Economics influences our everyday lives whether we realize it or not. Even our decision to work or rest is guided by economic principles.
Microeconomics is a high study branch of economics that has several components such as supply and demand. For the benefit of those new to economics as a subject, we will define economics with a focus on making choices in a world of scarce resources then move onto supply, demand, and equilibrium and their application in the market for labor and finance. We will use supply and demand diagrams to analyze the impact of overall changes in supply and demand on price and quantity.
Microeconomics studies the behavior of individuals and businesses and how decisions are made based on the allocation of limited resources. It is the study of how we make decisions because we know we don’t have all the money and time in the world to purchase and do everything. Microeconomics examines how these decisions and behaviors affect the supply and demand for goods and services which determine the prices we pay. These prices in turn determine the number of goods supplied by businesses and the number of goods demanded by consumers.
Microeconomics helps us determine how families determine what goods to buy and how much to save. It also determines the number of goods a manufacturer may decide to make and what prices to sell, as well as how competitive different industries are and how that affects consumers.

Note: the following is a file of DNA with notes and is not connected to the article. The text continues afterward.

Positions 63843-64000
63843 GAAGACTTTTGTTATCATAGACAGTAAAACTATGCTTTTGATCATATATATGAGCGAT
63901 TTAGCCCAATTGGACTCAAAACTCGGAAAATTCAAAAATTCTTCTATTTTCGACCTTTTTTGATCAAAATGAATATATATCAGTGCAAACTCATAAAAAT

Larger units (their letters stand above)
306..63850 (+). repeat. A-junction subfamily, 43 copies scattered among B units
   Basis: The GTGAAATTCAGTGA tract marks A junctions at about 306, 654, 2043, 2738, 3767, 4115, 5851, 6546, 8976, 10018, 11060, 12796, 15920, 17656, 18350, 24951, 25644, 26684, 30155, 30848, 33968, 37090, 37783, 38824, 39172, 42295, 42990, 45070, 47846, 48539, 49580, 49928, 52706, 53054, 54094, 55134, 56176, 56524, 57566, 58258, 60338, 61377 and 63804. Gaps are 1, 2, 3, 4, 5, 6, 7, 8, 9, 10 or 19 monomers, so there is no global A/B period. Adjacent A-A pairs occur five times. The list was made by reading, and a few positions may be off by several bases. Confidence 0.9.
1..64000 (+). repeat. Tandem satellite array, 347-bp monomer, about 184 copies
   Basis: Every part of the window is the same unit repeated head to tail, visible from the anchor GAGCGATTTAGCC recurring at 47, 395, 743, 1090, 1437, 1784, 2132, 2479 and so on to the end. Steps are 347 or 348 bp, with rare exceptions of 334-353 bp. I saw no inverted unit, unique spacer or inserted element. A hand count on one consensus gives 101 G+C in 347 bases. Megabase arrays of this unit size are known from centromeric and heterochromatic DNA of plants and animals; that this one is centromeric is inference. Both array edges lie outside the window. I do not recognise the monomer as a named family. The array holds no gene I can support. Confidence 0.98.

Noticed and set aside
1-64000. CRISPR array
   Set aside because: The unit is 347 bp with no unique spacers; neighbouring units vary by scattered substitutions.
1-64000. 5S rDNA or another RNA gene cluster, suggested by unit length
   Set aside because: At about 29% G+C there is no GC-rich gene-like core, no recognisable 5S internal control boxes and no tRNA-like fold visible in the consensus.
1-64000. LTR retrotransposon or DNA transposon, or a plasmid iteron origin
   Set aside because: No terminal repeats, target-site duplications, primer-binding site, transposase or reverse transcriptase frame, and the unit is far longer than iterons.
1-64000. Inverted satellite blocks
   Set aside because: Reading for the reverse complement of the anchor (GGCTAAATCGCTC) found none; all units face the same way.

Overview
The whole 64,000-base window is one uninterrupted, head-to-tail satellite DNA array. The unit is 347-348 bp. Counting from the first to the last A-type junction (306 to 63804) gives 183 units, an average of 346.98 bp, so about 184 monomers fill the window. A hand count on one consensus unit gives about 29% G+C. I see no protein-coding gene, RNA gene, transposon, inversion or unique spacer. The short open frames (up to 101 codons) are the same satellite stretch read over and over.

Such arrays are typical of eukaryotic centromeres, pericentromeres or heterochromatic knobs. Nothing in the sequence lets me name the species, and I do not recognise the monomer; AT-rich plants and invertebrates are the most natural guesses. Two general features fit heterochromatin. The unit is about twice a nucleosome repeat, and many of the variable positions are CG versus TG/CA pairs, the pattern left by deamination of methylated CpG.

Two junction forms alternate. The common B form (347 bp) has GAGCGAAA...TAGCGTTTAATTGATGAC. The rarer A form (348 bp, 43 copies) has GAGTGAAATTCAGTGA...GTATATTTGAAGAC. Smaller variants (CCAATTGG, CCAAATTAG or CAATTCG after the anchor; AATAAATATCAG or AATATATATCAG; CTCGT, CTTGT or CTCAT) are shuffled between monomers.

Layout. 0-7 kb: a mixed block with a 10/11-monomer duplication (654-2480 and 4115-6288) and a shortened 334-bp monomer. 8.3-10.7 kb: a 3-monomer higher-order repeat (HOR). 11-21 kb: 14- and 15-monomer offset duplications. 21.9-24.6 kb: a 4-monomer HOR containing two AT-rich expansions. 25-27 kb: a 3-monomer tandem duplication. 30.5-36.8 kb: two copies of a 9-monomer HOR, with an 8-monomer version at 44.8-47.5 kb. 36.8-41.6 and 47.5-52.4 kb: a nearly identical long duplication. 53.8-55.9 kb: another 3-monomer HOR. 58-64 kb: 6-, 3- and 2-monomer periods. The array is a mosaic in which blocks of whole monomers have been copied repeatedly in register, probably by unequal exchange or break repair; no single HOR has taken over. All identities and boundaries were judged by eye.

Microeconomics must not be confused with macroeconomics which is the study of economy-wide things such as growth (GDP), inflation, and unemployment. This course focuses on microeconomic theory and how it affects policy decisions. We introduce concepts and analysis, such as theories of the firm (producer theory) showing how the level of competition between firms depends on the market structure and the level of market regulation or artificial price distortions by government interventions. This may happen when subsidies to certain businesses or industries such as agriculture of fuel distort through market prices of the communities on the market.
We look at individual behavior (consumer theory) and the factors that may influence consumer decisions. What is market failure and why does it occur? What can government do to curb pollution? Would a carbon tax work? How do welfare economies differ from non-welfare economies? We will see how individual markets work such as the labor market and goods market. We study market structures looking at competition and monopoly.
This course will ensure that you can relate fundamental microeconomic theory with daily economic activity. You will develop critical thinking skills by considering the case of market failure which occurs in sharp contrast to traditional microeconomic theory.
Students will learn that despite the notion that supply and demand are determined by the market, there are cases of missing markets where government intervention is required to substitute for the price mechanism. You will be able to use the knowledge gained on this course to everyday circumstances and be able to apply this knowledge in other related subjects.